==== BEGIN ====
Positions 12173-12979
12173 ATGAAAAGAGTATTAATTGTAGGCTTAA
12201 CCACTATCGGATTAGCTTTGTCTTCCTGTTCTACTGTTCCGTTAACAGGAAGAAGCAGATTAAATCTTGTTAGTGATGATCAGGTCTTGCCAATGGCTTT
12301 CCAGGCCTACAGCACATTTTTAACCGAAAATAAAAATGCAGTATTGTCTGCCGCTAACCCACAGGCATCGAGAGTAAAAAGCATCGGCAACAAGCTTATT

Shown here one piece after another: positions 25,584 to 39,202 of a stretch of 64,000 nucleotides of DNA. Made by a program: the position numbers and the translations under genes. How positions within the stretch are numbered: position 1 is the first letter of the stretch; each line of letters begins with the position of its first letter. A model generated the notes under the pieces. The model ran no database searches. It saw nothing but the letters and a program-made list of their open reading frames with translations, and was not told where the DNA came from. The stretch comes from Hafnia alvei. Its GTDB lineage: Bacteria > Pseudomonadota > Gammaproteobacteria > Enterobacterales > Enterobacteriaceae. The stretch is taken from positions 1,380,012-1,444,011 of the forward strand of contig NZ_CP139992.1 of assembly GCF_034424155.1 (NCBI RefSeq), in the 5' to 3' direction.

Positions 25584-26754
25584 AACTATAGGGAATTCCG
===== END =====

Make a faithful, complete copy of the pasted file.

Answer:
Positions 12173-12979
12173 ATGAAAAGAGTATTAATTGTAGGCTTAA
12201 CCACTATCGGATTAGCTTTGTCTTCCTGTTCTACTGTTCCGTTAACAGGAAGAAGCAGATTAAATCTTGTTAGTGATGATCAGGTCTTGCCAATGGCTTT
12301 CCAGGCCTACAGCACATTTTTAACCGAAAATAAAAATGCAGTATTGTCTGCCGCTAACCCACAGGCATCGAGAGTAAAAAGCATCGGCAACAAGCTTATT

Shown here one piece after another: positions 25,584 to 39,202 of a stretch of 64,000 nucleotides of DNA. Made by a program: the position numbers and the translations under genes. How positions within the stretch are numbered: position 1 is the first letter of the stretch; each line of letters begins with the position of its first letter. A model generated the notes under the pieces. The model ran no database searches. It saw nothing but the letters and a program-made list of their open reading frames with translations, and was not told where the DNA came from. The stretch comes from Hafnia alvei. Its GTDB lineage: Bacteria > Pseudomonadota > Gammaproteobacteria > Enterobacterales > Enterobacteriaceae. The stretch is taken from positions 1,380,012-1,444,011 of the forward strand of contig NZ_CP139992.1 of assembly GCF_034424155.1 (NCBI RefSeq), in the 5' to 3' direction.

Positions 25584-26754
25584 AACTATAGGGAATTCCG